Qatar talks about “normalization” and hints at the possibility of resolving the Gulf crisis – Erm News


Qatari Assistant Foreign Minister Lulwa Al-Khater said that the coming weeks may reveal “something new” about her country’s crisis with its Gulf neighbors, and she refused to go into details.

Al-Khater, who is also a spokesperson for the Qatari Ministry of Foreign Affairs, added in an interview with the US Bloomberg Agency that, “In the past two months, there have been messages and messengers moving back and forth … It is too early to talk about a real breakthrough,” but “the next few weeks may reveal something.” New ”.

Al-Khater claimed that the negotiations exceeded the 13 requests submitted by the boycotting countries early on as a basis for any solution, saying: “We have passed this point … the point that we are dealing with is to engage constructively in unconditional negotiations and discussions .. It does not necessarily need the involvement of all parties. at same time.”

She declined to specify which of the boycotting countries is talking to Qatar.

Secret relationship with Israel

On the other hand, Qatar appears to prefer to keep its relations with Israel secret during this stage, if Al-Khater says that Qatar will not establish diplomatic relations with Israel until its dispute with the Palestinians is resolved.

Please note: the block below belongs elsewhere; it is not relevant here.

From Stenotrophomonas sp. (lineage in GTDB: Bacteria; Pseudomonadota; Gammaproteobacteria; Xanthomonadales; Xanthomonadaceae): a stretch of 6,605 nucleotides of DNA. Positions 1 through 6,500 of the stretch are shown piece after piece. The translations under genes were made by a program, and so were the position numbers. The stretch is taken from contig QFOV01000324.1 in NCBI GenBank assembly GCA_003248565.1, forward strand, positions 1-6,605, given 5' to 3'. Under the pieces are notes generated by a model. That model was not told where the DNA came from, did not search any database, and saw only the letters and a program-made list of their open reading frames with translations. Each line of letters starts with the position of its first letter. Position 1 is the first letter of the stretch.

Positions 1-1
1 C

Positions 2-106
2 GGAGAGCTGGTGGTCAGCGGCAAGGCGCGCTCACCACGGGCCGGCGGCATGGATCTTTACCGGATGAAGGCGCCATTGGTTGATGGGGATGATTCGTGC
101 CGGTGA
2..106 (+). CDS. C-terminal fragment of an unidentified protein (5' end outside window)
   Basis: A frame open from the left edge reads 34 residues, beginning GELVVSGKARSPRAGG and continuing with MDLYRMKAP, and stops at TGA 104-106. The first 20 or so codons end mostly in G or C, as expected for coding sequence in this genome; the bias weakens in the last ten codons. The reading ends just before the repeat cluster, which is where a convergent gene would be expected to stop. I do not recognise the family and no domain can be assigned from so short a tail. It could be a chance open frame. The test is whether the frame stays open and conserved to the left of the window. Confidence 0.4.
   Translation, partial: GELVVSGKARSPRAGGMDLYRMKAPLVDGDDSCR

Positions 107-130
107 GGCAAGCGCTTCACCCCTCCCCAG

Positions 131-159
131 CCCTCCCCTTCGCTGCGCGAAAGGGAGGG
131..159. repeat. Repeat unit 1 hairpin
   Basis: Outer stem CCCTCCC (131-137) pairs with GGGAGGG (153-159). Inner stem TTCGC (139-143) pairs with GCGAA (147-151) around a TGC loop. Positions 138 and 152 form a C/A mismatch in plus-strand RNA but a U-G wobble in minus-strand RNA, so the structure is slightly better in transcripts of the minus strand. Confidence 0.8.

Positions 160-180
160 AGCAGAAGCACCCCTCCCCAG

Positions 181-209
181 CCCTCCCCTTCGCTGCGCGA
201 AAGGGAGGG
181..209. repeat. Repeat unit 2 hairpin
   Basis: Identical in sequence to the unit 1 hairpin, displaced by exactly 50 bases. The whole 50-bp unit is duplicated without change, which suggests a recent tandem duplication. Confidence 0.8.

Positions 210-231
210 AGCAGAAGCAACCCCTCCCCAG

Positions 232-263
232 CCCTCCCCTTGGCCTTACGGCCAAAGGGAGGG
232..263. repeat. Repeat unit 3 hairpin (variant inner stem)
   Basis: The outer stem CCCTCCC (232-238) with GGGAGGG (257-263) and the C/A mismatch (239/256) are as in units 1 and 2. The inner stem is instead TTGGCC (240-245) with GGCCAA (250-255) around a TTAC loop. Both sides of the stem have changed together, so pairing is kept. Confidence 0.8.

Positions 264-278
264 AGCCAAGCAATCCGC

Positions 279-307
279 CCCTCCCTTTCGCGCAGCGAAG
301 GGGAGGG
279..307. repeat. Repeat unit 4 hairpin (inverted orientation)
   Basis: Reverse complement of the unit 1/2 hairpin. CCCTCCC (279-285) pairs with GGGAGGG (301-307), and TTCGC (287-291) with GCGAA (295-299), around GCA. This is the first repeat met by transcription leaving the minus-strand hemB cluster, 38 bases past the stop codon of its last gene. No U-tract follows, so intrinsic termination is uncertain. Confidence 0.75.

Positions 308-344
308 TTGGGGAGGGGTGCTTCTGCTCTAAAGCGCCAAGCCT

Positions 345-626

Al-Khater said, “We do not believe that normalization was the core of this conflict and therefore it cannot be the solution.” “The essence of this conflict revolves around the harsh conditions in which the Palestinians live,” as “stateless people living under occupation”.

Qatar was the first Gulf country to establish relations with Israel, as the two countries established trade relations since 1996, and Israel opened a trade office in Doha, and the relations and mutual visits between the two sides have continued since then.

Israeli media revealed, for example, that the head of the Israeli “Mossad” agency, Yossi Cohen, visited Doha on February 5, accompanied by the commander of the Southern Command in the Israeli army, General Herzli Halevy.

Qatar’s position appears difficult, according to a report published by the English-language “Doha News” website, which says that what he called “soft power” (the media) is important for Qatari foreign policy, and that Qatar has built that “soft power” through slogans related to stories about social justice, human rights and defense. On Arab issues, including Palestine; This indicates that Doha is afraid to formalize relations with Israel.

The site quotes Dr. Courtney Frere, a research fellow at the Middle East Center in London, as saying that the Qataris “will lose a lot of credibility with the Arab public everywhere if they immediately normalize relations with Israel after what the Emiratis did.”

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